Despite her awareness that her Hispanic family is different from toher families in the neighborhood, Stella fits in well and enjoys school. When she goes to the May parade at school in a tulip costume of many colors, she worries she will look different from everyone else. However, her perfect execution of the Maypole dance, her teacher's approval, and, above all, her mother's quiet love contribute to a perfect day for Stella.
Hana in the Time of Tulips
Noyes, Deborah, and Bagram Ibatoulline
Candlewick, 2005
Grades K-5
Rembrandt-inspired illustrations and text tell the story of tulip fever's impact on a Dutch family.
Understanding Photosynthesis with Max Axiom
O'Donnel, Liam and Richard Dominguez
Capstone, 2007
In graphic novel format, follows the adventures of Max Axiom, a science teacher and super-cool, super-scientist as he explains the science behind photosynthesis.
Seed, Soil Sun: Earth's Recipe for Food
Peterson, Cris, and David R. Lundquist
Boyds Mills, 2010
Grades PreK-3
After establishing that most of our food comes from seeds that grow with the help of soil and sunlight, this book talks a little about each element in the title, how it relates to the growing plant and how photosynthesis allows the plant to make energy. The last few pages tell how we consume the plant's energy as food.
A Fruit is a Suitcase for Seeds
Richards, Jean
Millbrook, 2003
Introduction to seeds, their purpose, and growth. On each page, one or two short lines of text appear beneath a large illustration. Can be used as a read-aloud discussion starter, a prelude to planting seeds and observing their growth, or in preparation for dissecting fruits and vegetables in order to find the seeds inside. Two final pages in question-and-answer format offer more tidbits of information about seeds. Tiny silhouette people and suitcases parading across the bottom of the pages visually emphasize the suitcase theme.
Robbins, Ken
Atheneum, 2005
Grades PreK-2
Robbins uses a simple text and many crisp, large-scale photos to introduce seeds to young children.
Pick, Pull, and Snap: Where Once a Flower Bloomed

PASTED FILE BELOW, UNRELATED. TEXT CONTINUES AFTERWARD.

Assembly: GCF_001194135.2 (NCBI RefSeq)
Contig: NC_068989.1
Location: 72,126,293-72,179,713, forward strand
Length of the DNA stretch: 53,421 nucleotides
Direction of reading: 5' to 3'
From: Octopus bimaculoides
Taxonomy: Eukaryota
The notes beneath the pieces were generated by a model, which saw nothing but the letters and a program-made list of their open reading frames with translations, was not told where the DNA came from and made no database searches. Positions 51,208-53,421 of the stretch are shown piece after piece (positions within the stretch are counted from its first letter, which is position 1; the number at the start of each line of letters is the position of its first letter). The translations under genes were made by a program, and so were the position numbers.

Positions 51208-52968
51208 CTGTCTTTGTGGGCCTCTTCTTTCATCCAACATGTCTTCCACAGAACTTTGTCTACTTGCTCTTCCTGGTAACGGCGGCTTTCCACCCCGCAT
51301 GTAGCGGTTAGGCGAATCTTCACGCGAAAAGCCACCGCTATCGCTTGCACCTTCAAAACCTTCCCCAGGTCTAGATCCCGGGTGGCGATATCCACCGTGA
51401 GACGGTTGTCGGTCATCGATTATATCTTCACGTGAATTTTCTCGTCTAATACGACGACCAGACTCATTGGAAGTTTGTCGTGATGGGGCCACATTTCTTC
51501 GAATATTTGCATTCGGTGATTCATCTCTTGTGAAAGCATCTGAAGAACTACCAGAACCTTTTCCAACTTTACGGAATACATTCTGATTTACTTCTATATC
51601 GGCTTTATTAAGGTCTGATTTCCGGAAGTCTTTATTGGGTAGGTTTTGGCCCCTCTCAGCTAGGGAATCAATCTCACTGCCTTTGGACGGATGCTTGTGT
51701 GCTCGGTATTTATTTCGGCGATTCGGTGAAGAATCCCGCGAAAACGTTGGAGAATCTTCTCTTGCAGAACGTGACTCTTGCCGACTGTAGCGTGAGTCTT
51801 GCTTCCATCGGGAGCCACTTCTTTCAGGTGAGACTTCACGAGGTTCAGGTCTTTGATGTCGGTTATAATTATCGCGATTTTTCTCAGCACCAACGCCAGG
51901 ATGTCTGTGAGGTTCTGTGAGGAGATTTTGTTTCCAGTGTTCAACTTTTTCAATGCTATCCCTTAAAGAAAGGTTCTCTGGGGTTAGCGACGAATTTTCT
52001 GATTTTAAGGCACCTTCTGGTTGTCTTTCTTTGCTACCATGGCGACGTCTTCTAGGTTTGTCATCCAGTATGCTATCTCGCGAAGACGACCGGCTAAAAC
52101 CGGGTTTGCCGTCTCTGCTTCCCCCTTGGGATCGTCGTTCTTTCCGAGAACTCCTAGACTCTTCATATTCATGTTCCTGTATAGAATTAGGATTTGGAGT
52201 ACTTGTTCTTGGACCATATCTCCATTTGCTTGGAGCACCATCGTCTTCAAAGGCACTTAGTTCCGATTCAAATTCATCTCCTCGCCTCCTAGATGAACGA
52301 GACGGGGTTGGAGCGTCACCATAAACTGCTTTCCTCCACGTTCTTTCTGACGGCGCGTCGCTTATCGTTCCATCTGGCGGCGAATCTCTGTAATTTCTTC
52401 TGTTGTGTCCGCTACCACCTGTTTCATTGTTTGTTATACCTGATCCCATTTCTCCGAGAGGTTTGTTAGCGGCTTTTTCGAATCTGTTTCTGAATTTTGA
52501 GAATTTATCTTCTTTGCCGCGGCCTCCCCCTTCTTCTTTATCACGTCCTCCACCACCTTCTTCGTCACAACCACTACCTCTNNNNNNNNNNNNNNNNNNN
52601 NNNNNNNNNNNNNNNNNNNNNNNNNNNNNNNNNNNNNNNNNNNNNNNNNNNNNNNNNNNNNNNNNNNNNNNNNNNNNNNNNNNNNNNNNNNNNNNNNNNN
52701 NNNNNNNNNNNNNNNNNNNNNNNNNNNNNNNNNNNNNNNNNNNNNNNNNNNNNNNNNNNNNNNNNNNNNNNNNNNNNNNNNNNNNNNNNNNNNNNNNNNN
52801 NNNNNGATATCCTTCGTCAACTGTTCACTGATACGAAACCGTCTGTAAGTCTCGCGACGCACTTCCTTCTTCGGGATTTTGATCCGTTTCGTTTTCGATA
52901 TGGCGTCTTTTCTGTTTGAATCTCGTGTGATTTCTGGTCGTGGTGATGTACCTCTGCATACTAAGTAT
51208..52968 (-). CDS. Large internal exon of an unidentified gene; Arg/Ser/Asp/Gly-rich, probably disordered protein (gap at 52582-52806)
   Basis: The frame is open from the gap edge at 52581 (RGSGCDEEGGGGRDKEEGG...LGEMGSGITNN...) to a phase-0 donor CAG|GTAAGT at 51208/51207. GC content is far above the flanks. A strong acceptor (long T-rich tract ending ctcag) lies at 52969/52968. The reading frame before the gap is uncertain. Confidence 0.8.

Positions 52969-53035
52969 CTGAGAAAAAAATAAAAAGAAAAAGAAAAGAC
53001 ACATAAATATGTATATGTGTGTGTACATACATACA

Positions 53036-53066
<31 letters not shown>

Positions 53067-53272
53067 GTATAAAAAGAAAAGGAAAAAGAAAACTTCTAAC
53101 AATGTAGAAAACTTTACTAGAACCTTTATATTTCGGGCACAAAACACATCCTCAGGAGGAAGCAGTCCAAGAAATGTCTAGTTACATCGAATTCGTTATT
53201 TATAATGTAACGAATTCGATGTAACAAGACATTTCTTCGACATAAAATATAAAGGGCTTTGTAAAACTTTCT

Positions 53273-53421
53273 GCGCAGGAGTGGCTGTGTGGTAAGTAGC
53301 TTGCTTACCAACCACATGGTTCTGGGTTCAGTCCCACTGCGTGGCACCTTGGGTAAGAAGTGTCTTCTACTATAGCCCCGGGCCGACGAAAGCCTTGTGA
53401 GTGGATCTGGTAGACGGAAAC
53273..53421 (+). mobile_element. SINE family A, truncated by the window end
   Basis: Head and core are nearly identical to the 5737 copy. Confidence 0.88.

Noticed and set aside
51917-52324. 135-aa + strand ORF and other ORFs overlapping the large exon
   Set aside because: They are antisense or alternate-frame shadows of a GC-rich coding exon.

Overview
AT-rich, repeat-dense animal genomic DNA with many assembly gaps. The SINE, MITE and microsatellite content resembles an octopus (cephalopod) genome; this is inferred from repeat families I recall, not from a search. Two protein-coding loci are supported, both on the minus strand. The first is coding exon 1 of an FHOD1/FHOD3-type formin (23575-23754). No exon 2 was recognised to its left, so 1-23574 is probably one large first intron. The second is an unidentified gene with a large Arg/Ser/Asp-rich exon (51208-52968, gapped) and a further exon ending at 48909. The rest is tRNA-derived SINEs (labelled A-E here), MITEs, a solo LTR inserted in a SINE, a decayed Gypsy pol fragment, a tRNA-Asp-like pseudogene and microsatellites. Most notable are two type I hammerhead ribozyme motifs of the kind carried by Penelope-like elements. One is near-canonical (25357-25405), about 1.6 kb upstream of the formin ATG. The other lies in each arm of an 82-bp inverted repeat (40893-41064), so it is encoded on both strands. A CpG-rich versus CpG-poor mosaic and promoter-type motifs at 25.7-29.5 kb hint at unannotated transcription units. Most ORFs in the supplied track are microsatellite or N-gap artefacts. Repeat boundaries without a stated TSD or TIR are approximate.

Schaefer, Lola M.
Greenwillow, 2003
Grades K-2
Fold-out pages show how raspberries, corn and other foods grow, as plants make blooms, seeds and fruit.
On the Morn of Mayfest
Silverman, Erica, and Marla Frazee
Simon and Schuster Children's, 1998
Grades PreK-3
This is the lass / with hair like a nest / who walked in her sleep / on the morn of Mayfest. So begins the cumulative rhyme that propels this picture book to its celebratory conclusion - a spontaneous Mayfest parade! Best read aloud.
Genetics: From DNA to Designer Dogs
Simpson, Kathleen
National Geographic, 2008
Grades 4-6
Simpson begins with an ancient mystery: An Egyptian mummy is found who may or may not be the long-missing pharoah Hatshepsut, but only DNA testing can prove if she was related to other Egyptian royalty. These archaeological adventures are paired with study of the heredity of pea plants done by Gregor Mendel in the 1800s.
Freaky Flowers
Souza, DM
Franklin Watts, 2002
Grades 4-7
The book begins with a short course in botany that stresses vocabulary and processes. Subsequent chapters discuss different ways plants attract pollinators through colors, odors, and habitats. The last chapter acts as a warning that many plants are endangered because their pollinators are threatened, emphasizing the balance of nature. Small sidebars offer interesting bits of trivia about similar plants.
Tops & Bottoms
Stevens, Janet
Harcourt Brace, 1995
Grades K-4
Hoping to rise above his level of poverty, clever Hare strikes a deal with a rich and lazy bear in which Bear will contribute the land while Hare will provide the labor for a profitable harvest.
A Child's Garden of Verses
Stevenson, Robert Louis, and Gyo Fujikawa
Sterling, 2007
Grades PreK-2
The classic book of poems for children, originally published in 1885, can be used to connect students with agriculture. From golden apples to meadows or climbing cherry trees and enjoying the activities of a cow, these poems celebrate 19th Century farm life.
The Life Cycle of a Sunflower
Tagliaferro, Linda
Capstone, 2007
Grades PreK-2
This early reader book captures the development of the sunflower from seed through germination, growth, flower development and pollination and on to seed development.